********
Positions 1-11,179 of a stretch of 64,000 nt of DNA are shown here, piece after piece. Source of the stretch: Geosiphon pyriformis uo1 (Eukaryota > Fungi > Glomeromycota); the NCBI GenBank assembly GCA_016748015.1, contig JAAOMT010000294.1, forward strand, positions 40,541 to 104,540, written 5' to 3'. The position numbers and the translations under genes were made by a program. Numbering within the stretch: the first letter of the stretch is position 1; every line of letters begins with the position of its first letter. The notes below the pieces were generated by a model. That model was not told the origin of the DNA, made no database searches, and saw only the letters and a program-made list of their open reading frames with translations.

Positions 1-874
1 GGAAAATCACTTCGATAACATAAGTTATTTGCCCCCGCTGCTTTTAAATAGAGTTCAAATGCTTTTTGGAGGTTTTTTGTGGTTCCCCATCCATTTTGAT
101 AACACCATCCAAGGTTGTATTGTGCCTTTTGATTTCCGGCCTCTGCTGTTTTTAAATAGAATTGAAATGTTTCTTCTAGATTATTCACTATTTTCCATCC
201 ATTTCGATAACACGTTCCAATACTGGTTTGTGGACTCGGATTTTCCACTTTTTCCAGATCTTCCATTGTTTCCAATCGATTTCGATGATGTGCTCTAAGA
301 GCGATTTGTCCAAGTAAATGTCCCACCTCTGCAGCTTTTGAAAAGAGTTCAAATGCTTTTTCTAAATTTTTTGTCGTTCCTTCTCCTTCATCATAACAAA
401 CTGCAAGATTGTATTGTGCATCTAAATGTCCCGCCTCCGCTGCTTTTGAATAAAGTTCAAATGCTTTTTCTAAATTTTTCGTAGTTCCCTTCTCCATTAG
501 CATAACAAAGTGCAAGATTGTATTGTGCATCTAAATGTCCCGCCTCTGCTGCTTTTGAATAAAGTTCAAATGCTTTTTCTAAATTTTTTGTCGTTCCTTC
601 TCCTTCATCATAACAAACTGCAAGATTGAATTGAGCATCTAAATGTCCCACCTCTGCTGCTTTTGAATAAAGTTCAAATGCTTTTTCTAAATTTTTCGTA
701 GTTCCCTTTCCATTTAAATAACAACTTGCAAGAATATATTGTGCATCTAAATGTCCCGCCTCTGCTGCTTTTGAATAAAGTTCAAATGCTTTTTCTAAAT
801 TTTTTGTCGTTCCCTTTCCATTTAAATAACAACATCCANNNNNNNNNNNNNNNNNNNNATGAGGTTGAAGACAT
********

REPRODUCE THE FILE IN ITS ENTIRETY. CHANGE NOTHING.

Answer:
Positions 1-11,179 of a stretch of 64,000 nt of DNA are shown here, piece after piece. Source of the stretch: Geosiphon pyriformis uo1 (Eukaryota > Fungi > Glomeromycota); the NCBI GenBank assembly GCA_016748015.1, contig JAAOMT010000294.1, forward strand, positions 40,541 to 104,540, written 5' to 3'. The position numbers and the translations under genes were made by a program. Numbering within the stretch: the first letter of the stretch is position 1; every line of letters begins with the position of its first letter. The notes below the pieces were generated by a model. That model was not told the origin of the DNA, made no database searches, and saw only the letters and a program-made list of their open reading frames with translations.

Positions 1-874
1 GGAAAATCACTTCGATAACATAAGTTATTTGCCCCCGCTGCTTTTAAATAGAGTTCAAATGCTTTTTGGAGGTTTTTTGTGGTTCCCCATCCATTTTGAT
101 AACACCATCCAAGGTTGTATTGTGCCTTTTGATTTCCGGCCTCTGCTGTTTTTAAATAGAATTGAAATGTTTCTTCTAGATTATTCACTATTTTCCATCC
201 ATTTCGATAACACGTTCCAATACTGGTTTGTGGACTCGGATTTTCCACTTTTTCCAGATCTTCCATTGTTTCCAATCGATTTCGATGATGTGCTCTAAGA
301 GCGATTTGTCCAAGTAAATGTCCCACCTCTGCAGCTTTTGAAAAGAGTTCAAATGCTTTTTCTAAATTTTTTGTCGTTCCTTCTCCTTCATCATAACAAA
401 CTGCAAGATTGTATTGTGCATCTAAATGTCCCGCCTCCGCTGCTTTTGAATAAAGTTCAAATGCTTTTTCTAAATTTTTCGTAGTTCCCTTCTCCATTAG
501 CATAACAAAGTGCAAGATTGTATTGTGCATCTAAATGTCCCGCCTCTGCTGCTTTTGAATAAAGTTCAAATGCTTTTTCTAAATTTTTTGTCGTTCCTTC
601 TCCTTCATCATAACAAACTGCAAGATTGAATTGAGCATCTAAATGTCCCACCTCTGCTGCTTTTGAATAAAGTTCAAATGCTTTTTCTAAATTTTTCGTA
701 GTTCCCTTTCCATTTAAATAACAACTTGCAAGAATATATTGTGCATCTAAATGTCCCGCCTCTGCTGCTTTTGAATAAAGTTCAAATGCTTTTTCTAAAT
801 TTTTTGTCGTTCCCTTTCCATTTAAATAACAACATCCANNNNNNNNNNNNNNNNNNNNATGAGGTTGAAGACAT